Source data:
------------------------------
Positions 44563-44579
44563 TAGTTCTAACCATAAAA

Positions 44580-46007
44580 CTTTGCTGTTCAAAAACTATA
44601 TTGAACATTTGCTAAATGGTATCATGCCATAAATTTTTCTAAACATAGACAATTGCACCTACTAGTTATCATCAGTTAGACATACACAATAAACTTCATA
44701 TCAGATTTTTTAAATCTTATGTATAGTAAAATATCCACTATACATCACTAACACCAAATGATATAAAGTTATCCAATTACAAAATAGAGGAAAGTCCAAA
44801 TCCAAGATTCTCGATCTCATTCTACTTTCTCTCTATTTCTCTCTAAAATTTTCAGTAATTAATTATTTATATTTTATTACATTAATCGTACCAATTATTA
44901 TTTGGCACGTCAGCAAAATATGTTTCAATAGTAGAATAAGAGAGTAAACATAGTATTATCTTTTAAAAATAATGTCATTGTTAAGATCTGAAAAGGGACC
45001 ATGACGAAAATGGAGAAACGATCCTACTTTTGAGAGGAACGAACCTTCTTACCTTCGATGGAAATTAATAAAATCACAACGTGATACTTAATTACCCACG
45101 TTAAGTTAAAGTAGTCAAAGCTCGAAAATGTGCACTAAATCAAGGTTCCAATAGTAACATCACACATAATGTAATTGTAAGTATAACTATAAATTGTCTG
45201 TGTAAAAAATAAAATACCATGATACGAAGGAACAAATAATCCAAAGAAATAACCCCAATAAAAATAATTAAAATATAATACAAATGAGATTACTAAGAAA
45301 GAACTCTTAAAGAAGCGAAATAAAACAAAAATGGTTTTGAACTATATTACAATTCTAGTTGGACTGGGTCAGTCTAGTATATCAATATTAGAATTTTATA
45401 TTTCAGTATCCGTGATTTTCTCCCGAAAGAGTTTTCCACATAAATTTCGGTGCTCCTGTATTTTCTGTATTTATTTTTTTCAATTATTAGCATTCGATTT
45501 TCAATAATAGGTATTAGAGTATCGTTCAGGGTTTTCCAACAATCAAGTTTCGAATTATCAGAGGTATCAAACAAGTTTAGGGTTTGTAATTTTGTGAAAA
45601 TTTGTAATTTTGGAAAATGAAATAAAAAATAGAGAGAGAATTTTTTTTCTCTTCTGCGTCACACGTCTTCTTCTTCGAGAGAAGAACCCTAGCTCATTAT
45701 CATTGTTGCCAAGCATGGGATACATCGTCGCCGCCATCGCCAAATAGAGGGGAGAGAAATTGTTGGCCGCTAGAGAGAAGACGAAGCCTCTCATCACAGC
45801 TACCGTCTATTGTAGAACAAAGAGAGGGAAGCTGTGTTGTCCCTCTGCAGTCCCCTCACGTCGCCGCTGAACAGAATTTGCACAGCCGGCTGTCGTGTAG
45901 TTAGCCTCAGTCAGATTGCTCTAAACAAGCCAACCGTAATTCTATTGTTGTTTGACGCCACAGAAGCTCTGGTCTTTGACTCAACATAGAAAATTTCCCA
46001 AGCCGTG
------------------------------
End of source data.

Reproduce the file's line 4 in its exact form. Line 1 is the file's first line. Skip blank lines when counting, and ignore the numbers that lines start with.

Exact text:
44580 CTTTGCTGTTCAAAAACTATA